Reduced Vitamin D Levels Linked To Critical Childhood Illness

Reduced vitamin D levels linked to critical childhood illness

Reduced vitamin D levels linked to critical childhood illness

Tuesday, September 18, 2012. The September 1, 2012 issue of the journal Pediatrics contained a report by Canadian researchers which reveals a greater prevalence of deficient vitamin D levels in children hospitalized with critical illnesses.

J. Dayre McNally, MD, PhD of Children's Hospital of Eastern Ontario Research Institute and colleagues examined serum 25-hydroxyvitamin D levels in 326 critically ill children between the ages of six months and thirteen years who were admitted to the intensive care units of six Canadian hospitals. Seventy-two percent of the children underwent mechanical ventilation, and 27 percent received catecholamine infusions (administered in cases of shock).

Sixty-nine percent of the group had deficient 25-hydroxyvitamin D levels of lower than 50 nanomoles per liter (nmol/L), and insufficient levels between 50 and 75 nmol/L were uncovered in 23 percent. Vitamin D deficiency was associated with lower ionized calcium levels, a greater likeliness of the necessity of catecholamine use, longer intensive care unit (ICU) stays and increased Pediatric Risk of Mortality scores, which are used to evaluate illness severity. Lower vitamin D concentrations were also observed in a greater percentage of those receiving mechanical ventilation. While five deaths occurred among the deficient group during their ICU admissions, no deaths occurred in those who were not deficient in vitamin D.

"This is the first study to report on vitamin D levels in a large group of critically ill children," announced Dr McNally, who is a clinical researcher and intensivist at the Children's Hospital of Eastern Ontario and assistant professor in the Department of Pediatrics at the University of Ottawa. "Although these findings are of concern, we are very encouraged because we've discovered something that is modifiable. There are simple ways to prevent this problem, and it may be possible to rapidly restore vitamin D levels at the time of severe illness."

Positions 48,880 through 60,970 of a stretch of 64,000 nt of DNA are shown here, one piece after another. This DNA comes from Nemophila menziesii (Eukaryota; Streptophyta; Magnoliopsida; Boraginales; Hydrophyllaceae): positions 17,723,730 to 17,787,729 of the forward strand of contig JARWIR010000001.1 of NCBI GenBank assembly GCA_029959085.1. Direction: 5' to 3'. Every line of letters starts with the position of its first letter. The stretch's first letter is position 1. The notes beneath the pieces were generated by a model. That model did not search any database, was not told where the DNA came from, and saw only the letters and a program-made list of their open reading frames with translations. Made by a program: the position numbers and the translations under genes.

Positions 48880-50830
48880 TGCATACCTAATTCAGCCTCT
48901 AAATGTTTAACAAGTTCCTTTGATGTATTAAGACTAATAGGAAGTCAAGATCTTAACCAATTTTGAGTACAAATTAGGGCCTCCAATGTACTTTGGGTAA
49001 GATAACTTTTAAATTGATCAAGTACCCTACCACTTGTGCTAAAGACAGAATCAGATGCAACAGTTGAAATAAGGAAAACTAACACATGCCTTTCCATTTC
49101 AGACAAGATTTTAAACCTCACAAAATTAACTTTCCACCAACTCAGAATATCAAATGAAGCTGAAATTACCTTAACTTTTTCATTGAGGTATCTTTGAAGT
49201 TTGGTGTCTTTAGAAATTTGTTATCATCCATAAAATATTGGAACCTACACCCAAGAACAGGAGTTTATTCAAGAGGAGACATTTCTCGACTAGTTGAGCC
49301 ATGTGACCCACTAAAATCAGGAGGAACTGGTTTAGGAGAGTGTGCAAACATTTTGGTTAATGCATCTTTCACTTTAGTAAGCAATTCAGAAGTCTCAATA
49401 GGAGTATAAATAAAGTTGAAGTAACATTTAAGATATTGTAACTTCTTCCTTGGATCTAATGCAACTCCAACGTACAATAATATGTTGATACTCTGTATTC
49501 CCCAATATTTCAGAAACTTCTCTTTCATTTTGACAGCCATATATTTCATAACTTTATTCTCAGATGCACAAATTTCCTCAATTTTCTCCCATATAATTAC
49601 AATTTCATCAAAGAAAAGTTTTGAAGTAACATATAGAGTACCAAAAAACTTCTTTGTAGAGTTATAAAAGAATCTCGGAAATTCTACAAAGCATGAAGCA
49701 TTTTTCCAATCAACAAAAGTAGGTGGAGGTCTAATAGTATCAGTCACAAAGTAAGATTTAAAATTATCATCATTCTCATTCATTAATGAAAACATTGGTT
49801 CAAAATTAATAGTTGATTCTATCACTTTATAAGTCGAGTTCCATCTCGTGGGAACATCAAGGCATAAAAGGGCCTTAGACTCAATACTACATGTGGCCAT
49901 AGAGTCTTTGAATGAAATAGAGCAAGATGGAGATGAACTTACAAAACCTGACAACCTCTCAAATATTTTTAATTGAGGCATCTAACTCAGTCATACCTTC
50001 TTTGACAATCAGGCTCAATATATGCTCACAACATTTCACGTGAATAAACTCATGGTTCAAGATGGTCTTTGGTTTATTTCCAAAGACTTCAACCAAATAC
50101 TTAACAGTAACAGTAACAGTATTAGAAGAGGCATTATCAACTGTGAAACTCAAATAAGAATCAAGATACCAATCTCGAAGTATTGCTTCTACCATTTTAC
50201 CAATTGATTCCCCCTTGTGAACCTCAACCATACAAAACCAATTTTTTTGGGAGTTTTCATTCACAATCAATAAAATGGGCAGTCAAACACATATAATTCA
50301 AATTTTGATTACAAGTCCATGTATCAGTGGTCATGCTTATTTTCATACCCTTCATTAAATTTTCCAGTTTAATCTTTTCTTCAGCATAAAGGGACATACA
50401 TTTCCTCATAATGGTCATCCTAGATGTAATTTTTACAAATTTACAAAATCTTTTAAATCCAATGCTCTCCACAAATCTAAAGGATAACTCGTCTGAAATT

"This study provides evidence that vitamin D deficiency is both common among critically ill children and associated with greater severity of critical illness," the authors conclude. "Further research will determine whether targeted vitamin D supplementation or rapid restoration will improve outcome."

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Deficient vitamin D levels associated with decreased lung function in asthmatic children treated with steroids

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An article published ahead of print in the American Journal of Respiratory and Critical Care Medicine® on July 13, 2012 reports an association between diminished vitamin D levels and poorer lung function among children with asthma who use inhaled corticosteroids.

Boston researchers evaluated data from 1,024 asthmatic children who participated in the Childhood Asthma Management Program, which examined the effects of an inhaled corticosteroid known as budesonide, nedocromil (another inhaled asthma treatment), or placebo. Blood samples collected at the beginning of the trial were analyzed for serum 25-hydroxyvitamin D. Subjects with 25-hydroxyvitamin D levels of 20 nanograms per milliliter (ng/mL) were classified as deficient, and insufficient levels were defined as those between 20 ng/mL to 30 ng/mL.

"In our study of 1,024 children with mild to moderate persistent asthma, those who were deficient in vitamin D levels showed less improvement in pre-bronchodilator forced expiratory volume in 1 second (FEV1) after one year of treatment with inhaled corticosteroids than children with sufficient levels of vitamin D," reported Ann Chen Wu, MD, MPH, who is an assistant professor in the Department of Population Medicine at Harvard Medical School and Harvard Pilgrim Health Care Institute. "These results indicate that vitamin D supplementation may enhance the anti-inflammatory properties of corticosteroids in patients with asthma."

"Our study is the first to suggest that vitamin D sufficiency in asthmatic children treated with inhaled corticosteroids is associated with improved lung function," Dr Wu announced. "Accordingly, vitamin D levels should be monitored in patients with persistent asthma being treated with inhaled corticosteroids. If vitamin D levels are low, supplementation with vitamin D should be considered."

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